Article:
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J Clin Oncol. 2005 Apr 10;23(11):2513-20. Epub 2005 Feb 28.

Mutations of the epidermal growth factor receptor gene predict prolonged survival after gefitinib treatment in patients with non-small-cell lung cancer with postoperative recurrence.

Author information

  • 1Department of Thoracic Surgery, Aichi Cancer Center Hospital, 1-1 Kanokoden, Chikusa-ku, Nagoya 464-8681, Japan. mitsudom@aichi-cc.jp

Abstract

PURPOSE:

To evaluate the relationship between mutations of the epidermal growth factor receptor (EGFR) gene and the effectiveness of gefitinib treatment in patients with recurrent lung cancer after pulmonary resection.

PATIENTS AND METHODS:

We sequenced exons 18-21 of the EGFR gene using total RNA extracted from 59 patients with lung cancer who were treated with gefitinib for recurrent lung cancer. Gefitinib effectiveness was evaluated by both imaging studies and change in serum carcinoembryonic antigen (CEA) levels.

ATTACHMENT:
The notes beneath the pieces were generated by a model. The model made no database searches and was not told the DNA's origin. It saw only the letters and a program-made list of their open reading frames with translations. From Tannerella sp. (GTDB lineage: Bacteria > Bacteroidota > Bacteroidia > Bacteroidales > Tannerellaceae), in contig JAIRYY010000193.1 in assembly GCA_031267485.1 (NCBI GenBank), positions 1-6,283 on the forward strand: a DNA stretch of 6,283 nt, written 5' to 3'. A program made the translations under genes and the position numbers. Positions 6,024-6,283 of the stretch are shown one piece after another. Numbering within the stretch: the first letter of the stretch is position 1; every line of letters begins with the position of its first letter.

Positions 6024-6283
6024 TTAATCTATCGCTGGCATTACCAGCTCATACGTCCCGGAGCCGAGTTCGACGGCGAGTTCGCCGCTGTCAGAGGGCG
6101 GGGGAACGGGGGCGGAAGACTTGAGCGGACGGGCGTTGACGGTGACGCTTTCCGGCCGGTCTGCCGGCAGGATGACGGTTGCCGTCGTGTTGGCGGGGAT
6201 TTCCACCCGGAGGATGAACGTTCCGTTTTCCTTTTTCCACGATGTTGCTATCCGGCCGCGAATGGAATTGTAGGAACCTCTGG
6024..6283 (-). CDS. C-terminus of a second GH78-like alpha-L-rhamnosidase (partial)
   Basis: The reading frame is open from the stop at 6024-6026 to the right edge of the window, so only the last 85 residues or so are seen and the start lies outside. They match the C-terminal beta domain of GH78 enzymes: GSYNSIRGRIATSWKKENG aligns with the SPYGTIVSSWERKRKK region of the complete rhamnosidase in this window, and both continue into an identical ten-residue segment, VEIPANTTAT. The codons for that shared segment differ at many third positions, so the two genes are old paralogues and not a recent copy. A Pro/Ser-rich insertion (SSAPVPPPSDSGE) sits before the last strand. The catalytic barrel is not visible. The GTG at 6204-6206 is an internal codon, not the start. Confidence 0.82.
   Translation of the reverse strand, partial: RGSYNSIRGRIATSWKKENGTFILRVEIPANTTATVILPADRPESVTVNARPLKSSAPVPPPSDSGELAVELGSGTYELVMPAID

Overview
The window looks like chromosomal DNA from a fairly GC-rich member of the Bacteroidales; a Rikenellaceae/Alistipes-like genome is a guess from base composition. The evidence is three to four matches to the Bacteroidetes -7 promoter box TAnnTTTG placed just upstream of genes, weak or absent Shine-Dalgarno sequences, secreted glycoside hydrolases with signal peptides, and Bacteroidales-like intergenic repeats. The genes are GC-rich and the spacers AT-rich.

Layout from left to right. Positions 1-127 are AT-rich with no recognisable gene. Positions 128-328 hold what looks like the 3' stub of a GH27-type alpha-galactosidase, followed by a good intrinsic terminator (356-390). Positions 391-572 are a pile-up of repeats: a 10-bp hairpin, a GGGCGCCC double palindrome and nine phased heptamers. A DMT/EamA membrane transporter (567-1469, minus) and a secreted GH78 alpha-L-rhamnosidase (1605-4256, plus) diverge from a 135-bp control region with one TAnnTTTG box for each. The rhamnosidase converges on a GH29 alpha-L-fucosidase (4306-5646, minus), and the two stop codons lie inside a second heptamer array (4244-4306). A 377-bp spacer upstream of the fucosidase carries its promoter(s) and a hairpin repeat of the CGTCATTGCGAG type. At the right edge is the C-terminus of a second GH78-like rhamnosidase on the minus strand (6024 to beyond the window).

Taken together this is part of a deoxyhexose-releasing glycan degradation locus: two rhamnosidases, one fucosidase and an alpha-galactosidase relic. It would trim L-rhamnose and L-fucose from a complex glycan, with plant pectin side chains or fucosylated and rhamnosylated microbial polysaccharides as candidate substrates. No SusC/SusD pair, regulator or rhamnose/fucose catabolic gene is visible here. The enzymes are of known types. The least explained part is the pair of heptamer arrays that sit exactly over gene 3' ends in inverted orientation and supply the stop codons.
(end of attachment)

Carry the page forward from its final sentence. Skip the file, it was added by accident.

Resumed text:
RESULTS:

EGFR mutations were found in 33 patients (56%). Of these mutations, 17 were deletions around codons 746-750 and 15 were point mutations (12 at codon 858, three at other codons), and one was an insertion. EGFR mutations were significantly more prevalent in females, adenocarcinoma, and never-smokers. Gefitinib treatment resulted in tumor shrinkage and/or CEA decrease to less than half of the baseline level in 26 patients, tumor growth and/or CEA elevation in 24 patients, and gefitinib effect was not assessable in nine patients. Female, never-smoking patients with adenocarcinoma tended to respond better to gefitinib treatment. Gefitinib was effective in 24 of 29 patients with EGFR mutations, compared with two of 21 patients without mutations (P < .0001). Of note, del746-750 might be superior to L858R mutations for prediction of gefitinib response. Patients with EGFR mutations survived for a longer period than those without the mutations after initiation of gefitinib treatment (P = .0053).

CONCLUSION:

EGFR mutations were a good predictor of clinical benefit of gefitinib in this setting.

PMID:
15738541
[PubMed - indexed for MEDLINE]
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